One after another, over three days, three more cardinals – like the Germans Walter Brandmüller and Gerhard Müller before them – have aimed severe criticisms at the “Instrumentum Laboris,” the base document of the upcoming synod on the Amazon, as well as at the general state of confusion into which they see the Church plunging.
The first is Cardinal Robert Sarah, Guinean, prefect of the congregation for divine worship, in an interview with Edward Pentin for the “National Catholic Register” of September 23:
The second is Cardinal Raymond L. Burke, American, former president of the supreme tribunal of the apostolic signatura, in a statement signed together with Kazakh bishop Athanasius Schneider, made public September 24:
The third is Cardinal Jorge Urosa Savino, Venezuelan, archbishop emeritus of Caracas, in an interview with Inés San Martin for “Crux” of September 25:
> Venezuelan cardinal: Synod document strong on ecology, weak on ecclesiology
Of the three, Sarah is the only one who will take part in the synod, and his words in this regard are reproduced in their entirety further below.
As for Burke, this is how his statement begins:
“No honest person can anymore deny the almost general doctrinal confusion which is reigning in the life of the Church in our days. This is particularly due to ambiguities regarding the indissolubility of marriage, which is being relativized through the practice of the admittance of persons cohabiting in irregular unions to Holy Communion, due to the increasing approval of homosexual acts, which are intrinsically contrary to nature and contrary to the revealed will of God, due to errors regarding the uniqueness of the Our Lord Jesus Christ and His redemptive work, which is being relativized through erroneous affirmations on the diversity of religions, and especially due to the recognition of diverse forms of paganism and their ritual practices through the ‘Instrumentum Laboris’ for the coming Special Assembly of the Synod of Bishops for the Pan-Amazon.”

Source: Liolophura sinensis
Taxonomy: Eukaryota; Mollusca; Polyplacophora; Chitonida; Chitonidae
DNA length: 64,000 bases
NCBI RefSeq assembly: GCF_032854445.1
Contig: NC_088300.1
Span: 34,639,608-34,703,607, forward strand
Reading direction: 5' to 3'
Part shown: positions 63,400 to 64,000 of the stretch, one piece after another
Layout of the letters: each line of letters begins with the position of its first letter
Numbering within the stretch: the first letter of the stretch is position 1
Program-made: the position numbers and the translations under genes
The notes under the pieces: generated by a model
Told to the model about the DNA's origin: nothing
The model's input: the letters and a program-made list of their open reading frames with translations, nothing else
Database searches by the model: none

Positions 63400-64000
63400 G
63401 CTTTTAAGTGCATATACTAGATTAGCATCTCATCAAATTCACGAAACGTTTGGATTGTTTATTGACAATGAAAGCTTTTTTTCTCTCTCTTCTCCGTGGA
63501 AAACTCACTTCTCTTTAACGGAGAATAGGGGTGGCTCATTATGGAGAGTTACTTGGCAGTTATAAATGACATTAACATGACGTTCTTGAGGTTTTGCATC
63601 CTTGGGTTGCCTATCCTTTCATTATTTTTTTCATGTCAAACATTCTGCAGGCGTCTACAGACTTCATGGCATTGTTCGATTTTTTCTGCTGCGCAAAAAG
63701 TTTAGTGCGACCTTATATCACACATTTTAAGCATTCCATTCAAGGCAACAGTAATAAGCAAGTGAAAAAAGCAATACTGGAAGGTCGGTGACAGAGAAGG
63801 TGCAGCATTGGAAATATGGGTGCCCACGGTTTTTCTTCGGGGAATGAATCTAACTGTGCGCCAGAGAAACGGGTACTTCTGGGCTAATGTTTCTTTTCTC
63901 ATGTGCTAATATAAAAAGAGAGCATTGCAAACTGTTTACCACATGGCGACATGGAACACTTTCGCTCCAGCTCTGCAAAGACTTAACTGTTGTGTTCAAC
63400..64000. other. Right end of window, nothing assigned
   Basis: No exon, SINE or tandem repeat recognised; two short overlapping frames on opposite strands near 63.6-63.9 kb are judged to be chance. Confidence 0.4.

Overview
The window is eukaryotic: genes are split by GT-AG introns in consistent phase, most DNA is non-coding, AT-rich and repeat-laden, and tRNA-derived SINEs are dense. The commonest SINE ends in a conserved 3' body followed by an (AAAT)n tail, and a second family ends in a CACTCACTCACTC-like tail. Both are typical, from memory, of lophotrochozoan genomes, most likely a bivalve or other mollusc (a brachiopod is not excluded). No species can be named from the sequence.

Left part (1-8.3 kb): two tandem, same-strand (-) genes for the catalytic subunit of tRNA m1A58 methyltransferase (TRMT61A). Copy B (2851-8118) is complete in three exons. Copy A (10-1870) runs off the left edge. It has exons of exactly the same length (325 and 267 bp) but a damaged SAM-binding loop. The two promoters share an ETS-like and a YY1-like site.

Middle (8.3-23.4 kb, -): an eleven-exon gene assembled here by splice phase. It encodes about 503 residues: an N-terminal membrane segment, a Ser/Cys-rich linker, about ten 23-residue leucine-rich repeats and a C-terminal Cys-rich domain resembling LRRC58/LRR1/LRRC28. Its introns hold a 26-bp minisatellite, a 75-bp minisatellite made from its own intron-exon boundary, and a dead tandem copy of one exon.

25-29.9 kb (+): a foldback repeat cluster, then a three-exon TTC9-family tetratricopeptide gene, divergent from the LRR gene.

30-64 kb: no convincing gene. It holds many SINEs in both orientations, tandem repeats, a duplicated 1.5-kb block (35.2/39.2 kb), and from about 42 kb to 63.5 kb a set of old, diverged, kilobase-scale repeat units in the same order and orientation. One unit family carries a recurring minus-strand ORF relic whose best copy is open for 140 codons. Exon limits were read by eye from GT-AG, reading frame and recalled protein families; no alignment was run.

Burke continues by claiming – with examples taken from Church history – not only the right but also the duty to speak openly in defense of true doctrine, even by calling the pope back to his task of “confirming the faith,” as requested by Francis himself, who is remembered for these words he spoke at a previous synod, in 2014: